Studies showing that women are fighting tooth and nail to get equality in the workforce is not new. And in the legal profession, the gender gap continues to persist. Despite the strides taken by law firms to increase the number of women lawyers in leadership positions, only a dismal 18.8 percent become partners in the nation’s biggest firms. The figure is even smaller for female equity partners or those who have a share in the firm’s profits. The percentage of female partners in equity partnerships is even smaller at only 15.1 percent.
The numbers are extracted from the recently released Women in the Partnership report of The National Law Journal. A total of 221 American law firms were included in the survey. The survey showed that while the percentage of women equity partners never crossed the 50 percent mark, Fragomen came close: 42 percent of its equity partners are female. At the bottom of the list is Curtis, Mallet-Prevost, Colt & Mosle which does not have a single woman partner.
In the sixth annual Survey on Retention and Promotion of Women in Law Firms conducted by the National Association of Women Lawyers and released in November 2011, the results supported the findings of The National Law Journal. Not only did the survey find that the ranks of women lawyers who are associates and non-equity partners have thinned since 2006, they have also found that the representation of women in leadership positions has been abysmal: “The majority of large firms have, at most, two women members on their highest governing committee.” They also found that two-tier or mixed-tier partnership structures contribute to having fewer women partners.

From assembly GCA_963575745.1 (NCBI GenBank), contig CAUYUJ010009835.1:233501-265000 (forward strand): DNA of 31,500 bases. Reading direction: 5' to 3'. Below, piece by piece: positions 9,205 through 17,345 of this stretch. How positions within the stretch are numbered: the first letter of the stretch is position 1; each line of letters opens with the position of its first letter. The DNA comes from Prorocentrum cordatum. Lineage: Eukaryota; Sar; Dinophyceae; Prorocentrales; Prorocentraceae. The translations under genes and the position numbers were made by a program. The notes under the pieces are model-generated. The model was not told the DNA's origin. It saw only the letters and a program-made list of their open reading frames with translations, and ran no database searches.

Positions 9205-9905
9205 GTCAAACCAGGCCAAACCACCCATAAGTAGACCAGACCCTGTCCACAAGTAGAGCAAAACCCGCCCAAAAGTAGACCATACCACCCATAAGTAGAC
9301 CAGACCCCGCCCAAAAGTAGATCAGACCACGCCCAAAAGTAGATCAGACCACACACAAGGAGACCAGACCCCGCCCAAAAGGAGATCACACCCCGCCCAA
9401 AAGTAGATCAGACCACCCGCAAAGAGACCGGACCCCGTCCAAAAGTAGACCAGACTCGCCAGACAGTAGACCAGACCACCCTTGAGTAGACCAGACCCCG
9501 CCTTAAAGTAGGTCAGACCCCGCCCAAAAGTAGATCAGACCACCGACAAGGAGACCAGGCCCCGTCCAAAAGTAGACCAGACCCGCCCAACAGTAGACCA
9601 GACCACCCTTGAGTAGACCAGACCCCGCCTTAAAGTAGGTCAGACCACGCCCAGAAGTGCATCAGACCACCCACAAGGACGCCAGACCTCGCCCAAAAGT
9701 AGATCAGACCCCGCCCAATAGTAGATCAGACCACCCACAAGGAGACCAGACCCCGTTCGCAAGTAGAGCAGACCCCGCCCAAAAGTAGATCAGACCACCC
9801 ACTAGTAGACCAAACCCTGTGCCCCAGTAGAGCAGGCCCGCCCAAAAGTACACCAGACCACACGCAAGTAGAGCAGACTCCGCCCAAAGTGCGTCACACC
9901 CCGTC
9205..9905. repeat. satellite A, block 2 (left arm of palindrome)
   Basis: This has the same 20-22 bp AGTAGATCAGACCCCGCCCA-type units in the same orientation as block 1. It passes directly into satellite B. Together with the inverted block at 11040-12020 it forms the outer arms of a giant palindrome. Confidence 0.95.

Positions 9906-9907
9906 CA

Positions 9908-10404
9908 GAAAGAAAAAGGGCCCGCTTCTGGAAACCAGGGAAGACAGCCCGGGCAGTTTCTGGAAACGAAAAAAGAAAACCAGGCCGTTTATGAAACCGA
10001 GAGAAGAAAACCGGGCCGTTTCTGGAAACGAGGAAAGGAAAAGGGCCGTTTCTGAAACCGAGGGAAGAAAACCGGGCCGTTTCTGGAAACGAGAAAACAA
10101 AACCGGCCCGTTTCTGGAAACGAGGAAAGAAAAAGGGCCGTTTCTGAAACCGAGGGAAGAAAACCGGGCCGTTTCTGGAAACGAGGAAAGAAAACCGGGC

Catalyst, another organization dedicated to expanding opportunities for women and business, also shared similar results. In their Women in Law in the U.S. report released in July 2012, they found that female lawyers were always in the minority when it comes to representation in influential committees at law firms. The disparity is also obvious in both federal and state judgeships where only 23 percent and 27% were held by women, respectively.
Law firms who have few women equity partners should learn a lesson from those who have included more women in the top ranks of leadership. Vivia Chen, analyzing the results of the survey conducted by The National Law Journal, found that the more women equity partners there are in a firm, the higher its profits are: “Women are gaining ground at firms with high profits. Of 18 firms with profits
per partner exceeding $2 million, 11 have equity partnerships that include more than 15 percent women. Three in that group have more than 20 percent: Paul Weiss ($3.095 million); Willkie Farr ($2.145 million); and Davis Polk ($2.3 million).”
Category: Career Girl